Born: 1st April 1932

Died: 28th December 2016 (aged 84)

Mary Frances ‘Debbie’ Reynolds was an acting, singing, dancing powerhouse who started her screen career at the age of 16 alongside Bette Davis (although she was uncredited in this role). She went on to star with the likes of Fred Astaire and Lana Turner before starring with Gene Kelly in Singin’ in the Rain at 19.

Mary spent the first seven years of her life in El Paso, Texas before her family moved to Burbank, California where, nine years later, she was offered a contract by Warner Brothers after they saw her in the Miss Burbank beauty contest and became ‘Debbie’ Reynolds. Most of her early career was in musicals, even moving to MGM when Warner Brothers stopped making them, she had no formal dance training and effectively learnt ‘on the job’ under the tutelage of Gene Kelly during Singin’ in the Rain.  Although diminutive, most of Ms Reynolds’ roles are feisty young women and larger than her stature would suggest.

Her love life was tumultuous to say the least. Her first marriage to Eddie Fisher, the father of her two children, ended after four years when it was revealed that he had had an affair with Elizabeth Taylor, who he married the same year they divorced. Her second marriage was, away from the glitz and glam of Hollywood, to Henry Karl, a millionaire businessman, it lasted thirteen years, and her final marriage was to Richard Hamlet, it lasted twelve years and he turned out to be a con-man.

It is of no surprise thatthe majority of Debbie’s top five are musicals but her top box office film is  How the West Was Won, a western that follows the Prescott family, through three generations, and their search for happiness in the American west. Debbie Reynolds plays the youngest Prescott daughter Lilith (Lily), who her father describes as “a daughter who doesn’t seem quite right in the head” meaning she’s a dreamer who doesn’t follow his ideas and wants to marry a rich man and wear silk. We see her grow to an old woman who has got through the diversity and hardship of the ‘Wild’ West. Her portrayal of the three ‘stages of Lilith’ are very different especially ‘old’ Lilith she has the aged voice and decorum of a woman who has “made and spent three fortunes” with her husband.  But what can’t this woman do? In How the West Was Won she sings, dances and she rides a wagon (although I’m sure the fall from said wagon was a stunt double). Next we have Singin’ in the Rain and this is the first film where she shares top billing with the two main actors and holds her own alongside their talents, quite a feat when you consider one of them is Gene Kelly. Now normally I wouldn’t cover an actor portraying themselves but with her role in Pepe I will make an exception especially as Pepe is a smorgasbord of Hollywood talent of the 50s/60s playing supporting roles to the main story of a Mexican man following his ‘son’ to America. It’s a sweet film and not one star distracts from the main plot. Debbie Reynolds plays, what I can only describe as, a Tequila genie! We know she can dance but here she treats us to a two and a half minute ‘drunk dance’ (when she descends from a Tequila bottle what else would you expect) I was very impressed especially with some of the moves she pulls off. Seven years after starring alongside Gene Kelly, Ms Reynolds played Hollie LaMaise alongside Bing Crosby in Say One for Me. Holly is a feisty young woman who takes an ‘unsuitable’ job to raise money to care for her father. The only problem I have with her role in this film is the soft focus they use in the ‘tender’ moments – why use such a technique with such a beautiful woman, I know it was the norm back in the day but still. Her fifth box office hit is a more modern film (I say more modern it was made in the late 90s but that is more recent than any other in this to five) In & Out is a film that never really took my interest, even with a cast of stars that I like but now I have seen it, I have to say I really enjoyed it. Debbie Reynolds plays Berniece Brackett, mother of the main character, and, although her part is small, she has some funny lines made even better by her delivery.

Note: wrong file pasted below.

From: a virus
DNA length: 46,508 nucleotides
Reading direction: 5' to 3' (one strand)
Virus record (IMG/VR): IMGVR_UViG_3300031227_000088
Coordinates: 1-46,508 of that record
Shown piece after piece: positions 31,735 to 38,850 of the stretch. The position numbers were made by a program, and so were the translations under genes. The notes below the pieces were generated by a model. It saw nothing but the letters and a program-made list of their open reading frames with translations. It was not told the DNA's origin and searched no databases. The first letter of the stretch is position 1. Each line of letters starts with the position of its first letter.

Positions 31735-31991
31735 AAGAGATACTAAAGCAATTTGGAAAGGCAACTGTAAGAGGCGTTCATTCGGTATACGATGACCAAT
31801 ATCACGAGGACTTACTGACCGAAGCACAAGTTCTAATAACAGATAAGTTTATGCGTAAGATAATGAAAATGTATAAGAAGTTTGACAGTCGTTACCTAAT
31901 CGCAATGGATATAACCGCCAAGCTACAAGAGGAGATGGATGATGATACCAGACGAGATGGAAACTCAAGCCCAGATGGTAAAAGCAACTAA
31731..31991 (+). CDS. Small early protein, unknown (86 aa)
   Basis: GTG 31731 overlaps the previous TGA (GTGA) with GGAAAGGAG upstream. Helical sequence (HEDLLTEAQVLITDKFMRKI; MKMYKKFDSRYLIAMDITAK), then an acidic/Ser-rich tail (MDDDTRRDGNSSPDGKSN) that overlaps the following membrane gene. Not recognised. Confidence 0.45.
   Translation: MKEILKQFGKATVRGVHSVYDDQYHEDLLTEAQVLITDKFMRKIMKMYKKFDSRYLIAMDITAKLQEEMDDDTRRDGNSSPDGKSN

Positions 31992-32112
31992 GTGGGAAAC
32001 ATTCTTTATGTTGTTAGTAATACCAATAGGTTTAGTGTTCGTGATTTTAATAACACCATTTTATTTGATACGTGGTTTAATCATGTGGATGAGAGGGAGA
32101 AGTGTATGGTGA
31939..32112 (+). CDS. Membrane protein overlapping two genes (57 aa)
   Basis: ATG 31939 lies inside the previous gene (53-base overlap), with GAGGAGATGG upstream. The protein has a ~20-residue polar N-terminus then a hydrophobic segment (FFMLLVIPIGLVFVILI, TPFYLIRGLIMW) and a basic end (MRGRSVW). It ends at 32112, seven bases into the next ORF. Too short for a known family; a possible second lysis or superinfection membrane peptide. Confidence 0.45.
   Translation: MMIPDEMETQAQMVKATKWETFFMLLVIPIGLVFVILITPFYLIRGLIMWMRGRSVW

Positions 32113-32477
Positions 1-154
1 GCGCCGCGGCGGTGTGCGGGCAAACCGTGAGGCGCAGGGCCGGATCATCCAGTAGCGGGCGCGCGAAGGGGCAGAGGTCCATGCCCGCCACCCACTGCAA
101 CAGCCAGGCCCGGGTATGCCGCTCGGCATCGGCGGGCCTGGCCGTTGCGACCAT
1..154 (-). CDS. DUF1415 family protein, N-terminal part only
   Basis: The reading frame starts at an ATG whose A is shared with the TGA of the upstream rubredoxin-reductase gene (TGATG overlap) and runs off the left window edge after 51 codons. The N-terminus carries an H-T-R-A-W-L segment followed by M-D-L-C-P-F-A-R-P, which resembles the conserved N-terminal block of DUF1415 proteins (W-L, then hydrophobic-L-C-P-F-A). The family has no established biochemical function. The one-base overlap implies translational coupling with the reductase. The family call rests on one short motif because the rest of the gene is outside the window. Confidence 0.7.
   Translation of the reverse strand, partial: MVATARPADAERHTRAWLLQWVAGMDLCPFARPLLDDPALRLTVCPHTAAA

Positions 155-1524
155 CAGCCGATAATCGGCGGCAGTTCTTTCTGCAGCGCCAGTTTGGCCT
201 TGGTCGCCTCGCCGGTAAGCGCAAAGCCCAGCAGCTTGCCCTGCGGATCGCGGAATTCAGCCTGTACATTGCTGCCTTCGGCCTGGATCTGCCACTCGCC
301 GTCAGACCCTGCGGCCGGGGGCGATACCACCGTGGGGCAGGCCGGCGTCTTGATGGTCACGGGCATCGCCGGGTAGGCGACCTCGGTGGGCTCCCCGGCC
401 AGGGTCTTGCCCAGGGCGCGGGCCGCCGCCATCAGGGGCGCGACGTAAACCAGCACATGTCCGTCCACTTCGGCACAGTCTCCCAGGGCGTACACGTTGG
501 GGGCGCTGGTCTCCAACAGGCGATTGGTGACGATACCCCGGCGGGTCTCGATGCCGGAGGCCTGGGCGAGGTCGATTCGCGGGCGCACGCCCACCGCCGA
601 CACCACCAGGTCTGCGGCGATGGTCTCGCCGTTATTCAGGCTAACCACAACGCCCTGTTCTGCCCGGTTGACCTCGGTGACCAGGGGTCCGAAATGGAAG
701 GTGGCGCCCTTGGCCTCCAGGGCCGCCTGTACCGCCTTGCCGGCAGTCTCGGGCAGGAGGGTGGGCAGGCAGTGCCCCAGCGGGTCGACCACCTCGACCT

Although I have a tendency to enjoy most Debbie Reynolds’ films I have seen, especially as most of them have been musicals, my favourite has to be Singin’ in the Rain. Gene Kelly and Donald O’Connor do help with this but what I do like is that Kathy Selden is not the simpering, weak, “I can’t do anything without a man” role that appeared in some films of the time; she is feisty and sure of herself she even belittles Don Lockwood’s (Gene Kelly) acting credentials in the first scene we see her in; her face pulling when she trivialises the silent screen is very funny and accurate. Alright she does fall for the man quite quickly and he does talk for her a lot (he is effectively the main star of the film) but there is still a strong woman to be found within the misogyny of the 1920s.

There are a lot of comparisons that can be draw between Debbie and her daughter, Carrie. They were roughly the same height; they made the films that made their names at the same age; they were both incredibly beautiful (a gene that has obviously been passed down to Carrie’s daughter, Billy Lourd); they both had high profile marriages/relationships and they both played feisty women an attribute that I find admirable in a world where women tend to have the weaker character. 

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